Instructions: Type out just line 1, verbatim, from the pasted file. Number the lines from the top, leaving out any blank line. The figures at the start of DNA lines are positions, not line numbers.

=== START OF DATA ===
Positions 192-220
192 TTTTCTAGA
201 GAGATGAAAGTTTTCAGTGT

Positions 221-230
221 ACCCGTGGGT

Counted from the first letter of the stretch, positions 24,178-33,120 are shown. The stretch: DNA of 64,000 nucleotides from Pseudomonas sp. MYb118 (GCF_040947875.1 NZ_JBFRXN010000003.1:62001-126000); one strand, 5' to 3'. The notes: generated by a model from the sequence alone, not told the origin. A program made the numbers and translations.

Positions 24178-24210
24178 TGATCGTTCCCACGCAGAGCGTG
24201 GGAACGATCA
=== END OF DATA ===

Positions 192-220